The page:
"The results are in: A majority Texan's don't want Rick Perry as their governor."
Nov. 8, 2006
By Rick Casey
Many years ago a columnist — I think it was Russell Baker of the New York Times — came up with an exquisite election reform.
He proposed that by each candidate's name we would have two levers.
This was in ancient times when we voted by pulling, not by touching.
One lever would be for that candidate. The other lever would be against.
You were permitted to pull only one lever in each contest, but you would get to pull it with more conviction.
A candidate might win by a total of minus 3.2 million to minus 3.5 million.
The winners would be the same. We would just have a better measure of their support.
No officeholders ever attempted to enact the suggestion into law (are you surprised?) but the governor's race this year gave us the closest approximation I've seen.
Rick Perry is still the governor, and he likes to say he is the governor of all the people.
But the results are in: A majority don't want him as their governor.
Not just a majority, but a percentage that would be described as a landslide if as many people had voted for him as voted against him.
Some Democrats are under the illusion that if Kinky Friedman and Carole Keeton Strayhorn had not run, Chris Bell might have won the election.
He wouldn't have, even if some wealthy trial lawyers had poured in a few million more bucks.
All those Kinky and Carole voters would not have voted for Bell.
Some would have voted against him by touching Perry on the screen.
Some would have voted against Perry by touching Bell on the screen.
And some would have stayed home.
And it would have looked like Perry won by a landslide, just like it did four years ago when he won with 58 percent of the vote.
The illusion might have put Perry on the short list of Republican vice presidential candidates in 2008.
But a red state governor who can't crack 40 percent? Not a chance.
If Gov. Perry was the winner who lost, Mayor Bill White was the non-candidate who won.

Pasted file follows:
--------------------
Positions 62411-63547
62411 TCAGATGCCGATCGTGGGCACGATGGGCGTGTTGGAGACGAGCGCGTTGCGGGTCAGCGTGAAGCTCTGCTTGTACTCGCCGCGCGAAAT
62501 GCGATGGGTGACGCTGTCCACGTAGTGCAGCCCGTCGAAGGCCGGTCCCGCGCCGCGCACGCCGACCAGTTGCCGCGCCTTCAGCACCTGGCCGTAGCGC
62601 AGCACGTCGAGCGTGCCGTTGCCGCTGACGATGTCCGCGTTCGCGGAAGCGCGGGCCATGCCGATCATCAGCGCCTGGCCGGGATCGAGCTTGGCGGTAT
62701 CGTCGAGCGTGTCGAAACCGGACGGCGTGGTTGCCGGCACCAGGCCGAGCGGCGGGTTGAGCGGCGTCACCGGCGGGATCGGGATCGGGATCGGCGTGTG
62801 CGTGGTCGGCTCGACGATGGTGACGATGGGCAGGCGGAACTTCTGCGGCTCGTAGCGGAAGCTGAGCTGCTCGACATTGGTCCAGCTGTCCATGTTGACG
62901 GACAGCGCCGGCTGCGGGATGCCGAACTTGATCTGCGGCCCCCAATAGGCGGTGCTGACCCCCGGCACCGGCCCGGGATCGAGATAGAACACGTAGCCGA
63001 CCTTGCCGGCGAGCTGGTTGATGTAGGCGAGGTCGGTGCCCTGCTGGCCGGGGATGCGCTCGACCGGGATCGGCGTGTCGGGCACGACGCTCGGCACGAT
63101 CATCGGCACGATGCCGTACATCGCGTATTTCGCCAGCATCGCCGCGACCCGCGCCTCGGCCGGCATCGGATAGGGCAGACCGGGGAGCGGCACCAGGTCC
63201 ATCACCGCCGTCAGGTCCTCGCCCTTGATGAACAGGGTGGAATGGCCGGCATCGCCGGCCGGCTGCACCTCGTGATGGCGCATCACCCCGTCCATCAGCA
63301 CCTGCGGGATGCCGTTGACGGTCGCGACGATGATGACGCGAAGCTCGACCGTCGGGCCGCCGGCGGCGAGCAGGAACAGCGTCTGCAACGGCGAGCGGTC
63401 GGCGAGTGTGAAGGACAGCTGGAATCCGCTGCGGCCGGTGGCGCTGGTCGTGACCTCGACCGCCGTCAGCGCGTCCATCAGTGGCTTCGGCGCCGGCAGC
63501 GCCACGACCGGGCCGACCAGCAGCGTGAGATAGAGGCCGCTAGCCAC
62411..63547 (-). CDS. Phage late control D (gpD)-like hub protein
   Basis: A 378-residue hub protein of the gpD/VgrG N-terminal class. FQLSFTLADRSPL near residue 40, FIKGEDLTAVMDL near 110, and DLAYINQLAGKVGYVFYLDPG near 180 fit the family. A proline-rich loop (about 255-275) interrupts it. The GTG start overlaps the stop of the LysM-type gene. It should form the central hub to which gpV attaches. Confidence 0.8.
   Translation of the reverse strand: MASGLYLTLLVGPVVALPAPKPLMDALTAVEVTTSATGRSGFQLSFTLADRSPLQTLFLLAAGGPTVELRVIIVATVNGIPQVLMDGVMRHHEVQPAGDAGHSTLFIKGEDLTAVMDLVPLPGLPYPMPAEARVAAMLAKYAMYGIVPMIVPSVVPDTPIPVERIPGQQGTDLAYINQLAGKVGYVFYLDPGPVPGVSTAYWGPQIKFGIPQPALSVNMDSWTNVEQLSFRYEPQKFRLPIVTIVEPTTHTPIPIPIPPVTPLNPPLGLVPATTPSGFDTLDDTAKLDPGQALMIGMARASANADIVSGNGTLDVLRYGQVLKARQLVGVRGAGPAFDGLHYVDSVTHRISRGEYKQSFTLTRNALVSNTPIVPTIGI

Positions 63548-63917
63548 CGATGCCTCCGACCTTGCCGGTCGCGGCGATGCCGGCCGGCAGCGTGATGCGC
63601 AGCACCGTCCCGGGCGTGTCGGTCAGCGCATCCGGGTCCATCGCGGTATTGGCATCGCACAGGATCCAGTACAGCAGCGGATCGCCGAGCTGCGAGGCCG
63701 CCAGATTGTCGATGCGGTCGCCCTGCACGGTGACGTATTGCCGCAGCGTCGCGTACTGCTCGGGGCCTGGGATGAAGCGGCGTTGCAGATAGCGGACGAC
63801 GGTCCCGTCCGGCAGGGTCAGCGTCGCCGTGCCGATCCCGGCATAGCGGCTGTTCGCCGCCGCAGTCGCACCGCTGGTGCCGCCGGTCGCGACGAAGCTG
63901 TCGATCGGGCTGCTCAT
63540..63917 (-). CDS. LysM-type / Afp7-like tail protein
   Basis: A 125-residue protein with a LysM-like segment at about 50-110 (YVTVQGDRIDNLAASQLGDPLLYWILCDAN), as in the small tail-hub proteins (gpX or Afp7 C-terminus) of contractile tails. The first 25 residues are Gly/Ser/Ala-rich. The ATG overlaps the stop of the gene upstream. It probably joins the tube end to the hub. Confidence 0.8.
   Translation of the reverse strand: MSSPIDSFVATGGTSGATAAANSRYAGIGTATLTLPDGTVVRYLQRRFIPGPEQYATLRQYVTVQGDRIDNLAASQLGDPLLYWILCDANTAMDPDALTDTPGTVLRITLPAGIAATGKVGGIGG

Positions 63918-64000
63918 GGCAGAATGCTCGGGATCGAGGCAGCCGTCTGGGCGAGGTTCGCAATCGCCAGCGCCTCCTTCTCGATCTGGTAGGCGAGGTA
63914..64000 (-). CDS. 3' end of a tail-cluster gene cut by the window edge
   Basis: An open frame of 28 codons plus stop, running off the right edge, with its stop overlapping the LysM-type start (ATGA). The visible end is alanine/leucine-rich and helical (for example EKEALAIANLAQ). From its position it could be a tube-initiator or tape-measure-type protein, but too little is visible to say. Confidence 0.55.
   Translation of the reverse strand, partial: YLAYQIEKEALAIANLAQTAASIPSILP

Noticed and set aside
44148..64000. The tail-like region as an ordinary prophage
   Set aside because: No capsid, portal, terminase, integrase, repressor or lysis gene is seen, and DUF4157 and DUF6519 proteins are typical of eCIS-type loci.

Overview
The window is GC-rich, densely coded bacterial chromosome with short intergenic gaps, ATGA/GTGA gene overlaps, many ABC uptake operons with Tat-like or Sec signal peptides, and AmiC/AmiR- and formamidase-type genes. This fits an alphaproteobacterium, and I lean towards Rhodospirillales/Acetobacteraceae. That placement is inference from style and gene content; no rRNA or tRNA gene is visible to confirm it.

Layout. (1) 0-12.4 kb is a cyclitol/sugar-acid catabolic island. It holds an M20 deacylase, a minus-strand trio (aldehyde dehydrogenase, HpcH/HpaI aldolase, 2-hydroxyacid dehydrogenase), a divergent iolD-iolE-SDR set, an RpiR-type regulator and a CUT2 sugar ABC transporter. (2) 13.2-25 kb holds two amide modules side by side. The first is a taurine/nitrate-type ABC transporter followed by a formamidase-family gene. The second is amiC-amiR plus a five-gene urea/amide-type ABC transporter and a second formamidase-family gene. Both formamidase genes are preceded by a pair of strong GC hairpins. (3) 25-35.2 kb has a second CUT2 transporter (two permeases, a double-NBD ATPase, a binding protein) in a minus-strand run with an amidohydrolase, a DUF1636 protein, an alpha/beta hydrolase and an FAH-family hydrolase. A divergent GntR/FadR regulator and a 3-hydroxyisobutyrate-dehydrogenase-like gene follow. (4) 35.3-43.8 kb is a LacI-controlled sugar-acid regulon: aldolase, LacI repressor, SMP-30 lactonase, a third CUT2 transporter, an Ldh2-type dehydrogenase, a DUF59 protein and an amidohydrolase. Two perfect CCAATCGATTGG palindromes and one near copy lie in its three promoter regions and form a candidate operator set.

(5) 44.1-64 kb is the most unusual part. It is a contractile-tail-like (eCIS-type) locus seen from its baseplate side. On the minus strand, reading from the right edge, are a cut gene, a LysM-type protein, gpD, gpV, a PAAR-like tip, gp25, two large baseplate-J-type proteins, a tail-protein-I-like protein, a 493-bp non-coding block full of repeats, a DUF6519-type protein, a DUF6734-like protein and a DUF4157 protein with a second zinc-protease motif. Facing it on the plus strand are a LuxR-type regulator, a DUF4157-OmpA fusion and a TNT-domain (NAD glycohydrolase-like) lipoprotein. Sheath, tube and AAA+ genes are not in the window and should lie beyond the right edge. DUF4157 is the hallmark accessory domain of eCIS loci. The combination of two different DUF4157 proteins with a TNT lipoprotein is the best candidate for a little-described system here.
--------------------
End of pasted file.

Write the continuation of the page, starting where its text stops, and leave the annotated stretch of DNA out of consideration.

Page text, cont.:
His Proposition G, opposed by conservative Republicans, passed easily.
As a measure of his popularity, it kept him on course for his own run for governor in four years.
Some of his supporters had urged him to run this time. They argued that Perry was weak and that White might never get as good an opportunity.
This was late last year, when Perry appeared even weaker than he does now, before he engineered school finance reform.
It was also when White was basking in the favorable publicity of his response to Katrina, before rising crime pointed up some of the costs.
But assuming he is able to keep a lid on crime, White will present something Democrats haven't had in a long while — a formidable candidate for governor with a story to tell and the money to tell it.
Longshot, but possible
The story will be of competence, social progressiveness and fiscal conservatism.
He will be a Democrat who passed his own revenue cap and, if very modestly, cut the city's tax rate.
He will be a mayor who ended pay-for-play at city hall.
He will tell of having worked with Republicans in Congress (even Tom DeLay) and on the nominally nonpartisan city council.
He may have a tougher opponent than Perry. U.S. Sen. Kay Bailey Hutchison made a point of not promising to serve out her new six-year term.
But she may have to move to the right or face a tough challenge in the Republican primary.
No Texas mayor has won the governor's chair, but it has been happening in other states — from Maryland to Indiana to California — and there's no reason it can't happen here.
It's still a long shot, but 3 1/2 years ago it was hard to find a Houston political expert who thought White could win the mayor's race.
You can write to Rick Casey at P.O. Box 4260, Houston, TX 77210, or e-mail him at firstname.lastname@example.org.
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